As with the flavor ingredients described above, the amounts of sensates added to the various portions of a confectionery composition can depend on the composition of that portion and how the sensate interacts with that portion. For example, in some embodiments, sensates with an affinity for the polymers in elastomeric are used in lower amounts to deliver a desired sensation intensity when they are included in portions such as the saccharide, coating, or center-fill portions than when those sensates with an affinity for elastomeric materials are included in the elastomeric portion. Therefore, in some embodiments, the overall level of sensates needed to deliver a desired sensation can be manipulated and lowered by including the sensate in one portion versus another.

A variety of exemplary sensates, such as cooling, warming and tingling agents are provided in Table 2 herein. Specific sensates may be selected from Table 2 and combined in various manners as described herein.

Further, in some embodiments, at least one of the sensates may have a modified release profile. As described in more detail below, components may be at least partially encapsulated to provide a modified release profile. Suitable encapsulating materials and methods of encapsulation are provided in more detail below in the section entitled “Additional Components.” One or all of the sensates used in the confectionery composition may be at least partially encapsulated. Further, in some embodiments, at least one of the sensates may include a mixture of the sensate in its encapsulated and unencapsulated (sometimes referred to as “free”) forms. Encapsulated and unencapsulated forms of a sensate may be included in any of the portions of the confectionery compositions in the same or different amounts.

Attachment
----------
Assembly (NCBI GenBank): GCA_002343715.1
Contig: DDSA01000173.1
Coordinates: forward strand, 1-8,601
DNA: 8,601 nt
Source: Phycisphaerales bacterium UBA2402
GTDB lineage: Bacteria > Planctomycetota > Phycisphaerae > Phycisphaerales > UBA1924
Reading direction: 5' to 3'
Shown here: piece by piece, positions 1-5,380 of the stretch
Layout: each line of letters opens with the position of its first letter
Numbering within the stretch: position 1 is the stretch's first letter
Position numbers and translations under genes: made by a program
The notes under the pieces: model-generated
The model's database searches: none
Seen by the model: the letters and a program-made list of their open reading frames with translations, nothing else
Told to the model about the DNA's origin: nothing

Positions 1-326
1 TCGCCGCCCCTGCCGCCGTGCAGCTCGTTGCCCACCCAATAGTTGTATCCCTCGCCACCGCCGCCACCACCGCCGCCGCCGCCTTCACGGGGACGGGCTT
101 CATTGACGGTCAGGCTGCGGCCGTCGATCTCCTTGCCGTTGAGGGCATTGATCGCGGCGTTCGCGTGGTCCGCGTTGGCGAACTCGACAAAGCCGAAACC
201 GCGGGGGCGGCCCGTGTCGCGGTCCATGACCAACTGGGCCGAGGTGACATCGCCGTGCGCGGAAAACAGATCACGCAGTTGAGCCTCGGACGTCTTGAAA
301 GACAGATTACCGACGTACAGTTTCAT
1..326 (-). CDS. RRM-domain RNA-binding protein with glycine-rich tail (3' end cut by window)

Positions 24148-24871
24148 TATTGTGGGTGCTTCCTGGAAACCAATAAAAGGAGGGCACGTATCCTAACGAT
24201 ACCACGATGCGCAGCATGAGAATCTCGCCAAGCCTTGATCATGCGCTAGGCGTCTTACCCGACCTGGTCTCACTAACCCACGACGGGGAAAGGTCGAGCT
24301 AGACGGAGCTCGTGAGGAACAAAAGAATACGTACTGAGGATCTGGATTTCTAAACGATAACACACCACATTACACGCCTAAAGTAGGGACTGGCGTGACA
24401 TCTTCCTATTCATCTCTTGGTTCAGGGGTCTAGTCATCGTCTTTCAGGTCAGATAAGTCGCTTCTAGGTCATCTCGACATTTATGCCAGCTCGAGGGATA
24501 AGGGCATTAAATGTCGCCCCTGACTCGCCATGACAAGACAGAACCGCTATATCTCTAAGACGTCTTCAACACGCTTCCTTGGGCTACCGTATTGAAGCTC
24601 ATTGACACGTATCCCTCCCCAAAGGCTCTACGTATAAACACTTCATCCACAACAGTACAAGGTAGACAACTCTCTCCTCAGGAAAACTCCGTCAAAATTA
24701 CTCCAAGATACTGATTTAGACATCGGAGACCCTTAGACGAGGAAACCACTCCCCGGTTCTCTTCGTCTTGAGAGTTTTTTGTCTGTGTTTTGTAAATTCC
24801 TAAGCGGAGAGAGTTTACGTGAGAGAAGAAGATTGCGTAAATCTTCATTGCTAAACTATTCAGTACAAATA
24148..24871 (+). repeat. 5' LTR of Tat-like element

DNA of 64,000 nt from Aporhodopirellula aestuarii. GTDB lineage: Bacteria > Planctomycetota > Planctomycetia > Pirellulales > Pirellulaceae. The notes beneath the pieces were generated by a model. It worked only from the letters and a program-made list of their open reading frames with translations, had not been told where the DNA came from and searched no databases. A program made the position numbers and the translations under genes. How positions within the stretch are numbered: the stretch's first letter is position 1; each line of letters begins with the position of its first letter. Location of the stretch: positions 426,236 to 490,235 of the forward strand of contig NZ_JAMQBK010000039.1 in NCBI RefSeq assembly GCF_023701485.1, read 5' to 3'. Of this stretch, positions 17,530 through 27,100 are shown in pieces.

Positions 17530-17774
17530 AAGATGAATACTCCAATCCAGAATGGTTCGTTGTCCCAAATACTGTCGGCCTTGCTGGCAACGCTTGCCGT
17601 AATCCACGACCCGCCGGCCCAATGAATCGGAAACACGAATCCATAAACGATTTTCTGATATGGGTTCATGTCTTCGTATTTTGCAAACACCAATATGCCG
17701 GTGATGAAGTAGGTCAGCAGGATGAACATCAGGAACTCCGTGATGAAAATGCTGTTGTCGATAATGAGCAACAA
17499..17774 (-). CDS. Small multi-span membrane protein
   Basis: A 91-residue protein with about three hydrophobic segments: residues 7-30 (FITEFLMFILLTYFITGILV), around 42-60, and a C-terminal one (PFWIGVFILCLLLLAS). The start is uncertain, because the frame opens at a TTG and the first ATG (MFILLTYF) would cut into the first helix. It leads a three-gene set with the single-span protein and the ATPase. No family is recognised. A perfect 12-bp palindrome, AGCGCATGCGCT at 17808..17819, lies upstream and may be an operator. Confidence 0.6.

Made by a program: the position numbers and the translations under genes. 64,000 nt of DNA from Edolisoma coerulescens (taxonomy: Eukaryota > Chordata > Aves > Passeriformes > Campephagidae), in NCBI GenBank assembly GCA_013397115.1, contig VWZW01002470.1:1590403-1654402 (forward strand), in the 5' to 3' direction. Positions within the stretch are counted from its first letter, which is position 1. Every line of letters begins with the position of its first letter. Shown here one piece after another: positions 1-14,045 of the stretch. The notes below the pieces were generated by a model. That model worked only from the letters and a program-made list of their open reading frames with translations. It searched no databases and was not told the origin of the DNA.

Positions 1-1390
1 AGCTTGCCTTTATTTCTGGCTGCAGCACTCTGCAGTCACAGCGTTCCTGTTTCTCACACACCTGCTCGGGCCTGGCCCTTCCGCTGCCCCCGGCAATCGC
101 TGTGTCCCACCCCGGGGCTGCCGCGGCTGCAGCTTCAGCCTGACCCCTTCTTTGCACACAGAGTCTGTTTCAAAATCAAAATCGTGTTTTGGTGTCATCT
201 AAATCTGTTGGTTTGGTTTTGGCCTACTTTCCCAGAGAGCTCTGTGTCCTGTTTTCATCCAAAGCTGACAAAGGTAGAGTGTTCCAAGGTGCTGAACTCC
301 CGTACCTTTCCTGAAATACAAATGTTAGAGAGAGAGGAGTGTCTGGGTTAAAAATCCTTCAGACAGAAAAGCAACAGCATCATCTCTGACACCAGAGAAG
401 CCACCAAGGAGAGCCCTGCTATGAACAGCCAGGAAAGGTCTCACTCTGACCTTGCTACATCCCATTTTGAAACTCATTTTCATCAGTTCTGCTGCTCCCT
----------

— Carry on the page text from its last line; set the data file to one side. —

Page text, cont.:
Some embodiments described herein extend to methods of preparing multi-modality confectionery products, which include at least one sensation duality. In particular, a confectionery composition including any of the sensation dualities described above may first be provided. One of the confectionery composition portions may include at least one first sensate and at least a second of the confectionery composition portions may include at least one second sensate. The second sensate may be distinct from, complementary to or different in intensity from the first sensate. Individual confectionery composition pieces then may be formed from the confectionery composition. Methods of forming individual confectionery pieces from confectionery compositions are described in more detail below in the section entitled “Processing.”